Are You Willing to Build Your Self Confidence by Avoiding Gossip at Work?

by Catherine Pratt 

Whoever gossips to you will gossip about you.
A Spanish Proverb

Gossip can be found in just about every office. Some will say it’s just harmless fun but rarely is that the case. In fact, it’s a great way to destroy your own self confidence. Gossip is seductive though and it’s very easy to get caught up in it. But, have you ever thought about why you do it when you know you shouldn’t?

Here are the main reasons people gossip:
• It makes you feel more powerful or popular
• To attract attention and feel center stage for a moment
• It makes you feel like you’re part of a group (bond with co-workers)
• To be seen as “in the know”
• Because you’re frustrated and just want to vent

In other words, we mostly gossip because we feel powerless and not in control of our current situation. Gossip is an attempt at gaining back that control. It’s also sometimes used as a way to boost your self confidence but it ends up doing the exact opposite. If you find that you do gossip, you need to take a look at what’s happening in your life. Do you feel like you’re powerless? What positive changes can you make? It’s important when you’re feeling out of control that you’re able to take action instead of only reacting to the events that occur in your life.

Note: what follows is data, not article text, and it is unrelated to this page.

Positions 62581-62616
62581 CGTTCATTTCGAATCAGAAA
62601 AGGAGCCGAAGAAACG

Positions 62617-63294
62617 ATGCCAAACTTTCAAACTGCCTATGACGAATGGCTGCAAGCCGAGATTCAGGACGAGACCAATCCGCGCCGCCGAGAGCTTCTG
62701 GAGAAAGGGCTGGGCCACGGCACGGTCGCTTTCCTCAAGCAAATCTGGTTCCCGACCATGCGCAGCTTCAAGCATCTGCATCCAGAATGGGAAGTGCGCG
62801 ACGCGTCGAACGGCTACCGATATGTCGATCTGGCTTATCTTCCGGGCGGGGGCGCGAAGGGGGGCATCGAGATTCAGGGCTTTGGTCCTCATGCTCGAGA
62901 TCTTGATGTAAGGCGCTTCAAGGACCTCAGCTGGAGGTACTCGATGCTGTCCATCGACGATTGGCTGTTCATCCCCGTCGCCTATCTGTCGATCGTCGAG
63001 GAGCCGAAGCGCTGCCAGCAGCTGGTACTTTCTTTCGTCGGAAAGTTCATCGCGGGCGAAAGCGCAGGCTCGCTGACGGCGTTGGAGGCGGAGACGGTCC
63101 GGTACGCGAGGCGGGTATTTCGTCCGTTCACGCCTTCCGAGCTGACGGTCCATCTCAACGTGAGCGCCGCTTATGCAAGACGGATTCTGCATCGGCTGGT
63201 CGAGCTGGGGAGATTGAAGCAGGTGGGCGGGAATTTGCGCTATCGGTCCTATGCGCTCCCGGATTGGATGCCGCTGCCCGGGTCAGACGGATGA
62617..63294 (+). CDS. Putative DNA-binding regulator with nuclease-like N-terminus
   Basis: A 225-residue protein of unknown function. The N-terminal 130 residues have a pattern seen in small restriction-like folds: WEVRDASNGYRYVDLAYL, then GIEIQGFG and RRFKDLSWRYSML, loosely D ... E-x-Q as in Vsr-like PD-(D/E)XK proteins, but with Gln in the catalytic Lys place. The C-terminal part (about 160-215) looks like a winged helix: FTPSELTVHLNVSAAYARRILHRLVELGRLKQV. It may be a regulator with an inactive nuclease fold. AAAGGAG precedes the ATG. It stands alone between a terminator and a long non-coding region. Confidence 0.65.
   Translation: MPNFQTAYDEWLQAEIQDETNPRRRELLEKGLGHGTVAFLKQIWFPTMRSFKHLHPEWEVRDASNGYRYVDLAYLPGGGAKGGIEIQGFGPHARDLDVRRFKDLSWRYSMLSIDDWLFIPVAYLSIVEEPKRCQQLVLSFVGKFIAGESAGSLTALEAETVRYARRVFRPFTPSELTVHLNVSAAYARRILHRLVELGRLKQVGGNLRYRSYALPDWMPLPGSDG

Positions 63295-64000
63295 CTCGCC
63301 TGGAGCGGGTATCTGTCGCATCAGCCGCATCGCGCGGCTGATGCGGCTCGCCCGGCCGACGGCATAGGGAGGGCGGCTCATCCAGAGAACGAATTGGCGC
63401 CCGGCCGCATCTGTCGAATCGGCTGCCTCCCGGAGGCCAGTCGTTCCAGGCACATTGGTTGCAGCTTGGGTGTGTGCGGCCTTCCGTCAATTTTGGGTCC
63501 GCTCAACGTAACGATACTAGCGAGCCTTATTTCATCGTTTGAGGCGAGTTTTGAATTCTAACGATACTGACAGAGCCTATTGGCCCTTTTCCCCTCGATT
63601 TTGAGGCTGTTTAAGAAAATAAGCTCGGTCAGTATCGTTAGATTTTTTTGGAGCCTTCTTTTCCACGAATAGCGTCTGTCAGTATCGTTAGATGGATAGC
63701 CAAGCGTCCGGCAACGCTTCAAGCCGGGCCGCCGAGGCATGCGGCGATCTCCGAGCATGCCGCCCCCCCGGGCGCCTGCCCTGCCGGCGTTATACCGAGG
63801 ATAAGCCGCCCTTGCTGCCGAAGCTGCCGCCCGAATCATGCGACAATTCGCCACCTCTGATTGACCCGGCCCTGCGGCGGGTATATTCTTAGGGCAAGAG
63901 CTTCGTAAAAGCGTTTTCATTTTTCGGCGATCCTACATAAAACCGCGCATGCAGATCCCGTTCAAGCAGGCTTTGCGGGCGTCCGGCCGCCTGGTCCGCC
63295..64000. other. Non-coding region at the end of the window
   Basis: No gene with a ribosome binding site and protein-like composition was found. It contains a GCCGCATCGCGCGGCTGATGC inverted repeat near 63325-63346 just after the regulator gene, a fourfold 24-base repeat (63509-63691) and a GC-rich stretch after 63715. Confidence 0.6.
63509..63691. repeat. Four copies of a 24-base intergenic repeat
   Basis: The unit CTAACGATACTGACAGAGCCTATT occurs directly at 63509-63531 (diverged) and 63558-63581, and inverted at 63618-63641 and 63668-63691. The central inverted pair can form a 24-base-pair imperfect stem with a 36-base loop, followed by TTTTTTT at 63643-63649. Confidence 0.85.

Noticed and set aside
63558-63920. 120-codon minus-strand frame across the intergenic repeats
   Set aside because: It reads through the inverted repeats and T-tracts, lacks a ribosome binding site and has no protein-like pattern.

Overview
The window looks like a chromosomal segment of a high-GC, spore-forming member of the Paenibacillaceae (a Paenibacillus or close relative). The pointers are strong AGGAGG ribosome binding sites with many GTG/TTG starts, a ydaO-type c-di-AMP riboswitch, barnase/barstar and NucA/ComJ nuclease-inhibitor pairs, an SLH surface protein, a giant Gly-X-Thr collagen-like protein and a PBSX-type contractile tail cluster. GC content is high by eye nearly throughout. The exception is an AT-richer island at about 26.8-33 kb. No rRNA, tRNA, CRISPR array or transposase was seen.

The other side of this is that if someone gossips to you, you need to ask, “Why are they telling me this information?”. You’ll probably find that at least one of the above points will answer your question. This tells you a lot about the person who’s gossiping to you.

What Really Happens When You Gossip At Work

So, how destructive is gossip to you? Take a look at what happens when you gossip:

• You lose all credibility with your co-workers and people will no longer trust you. They’ll wonder what you’re saying about them to other people. They'll also feel if they tell you something in confidence, you may spread that information. Once you lose your integrity, it’s very hard to get it back.

• You may find that the person you gossiped to will go and tell the very person you talked about. Instant office conflict. Also, you’ll probably feel bad about saying those things in the first place. Or if you have gossiped in an email, other people could end up seeing that email (walk up behind the person when they’re reading it, it gets forwarded by mistake, etc.). Also, people tend to keep email forever so something you said 6 months ago may come back to haunt you.

• You’re going to worry about what others are saying about you. You end up making yourself paranoid when you probably don’t need to be.

• It creates conflict for no reason.

• It decreases the morale of your workplace which in turn will affect your own mind set.

• It cuts productivity; yours and others.

• You may end up wasting a lot of energy worrying about things that never happen (layoffs, change in staff positions).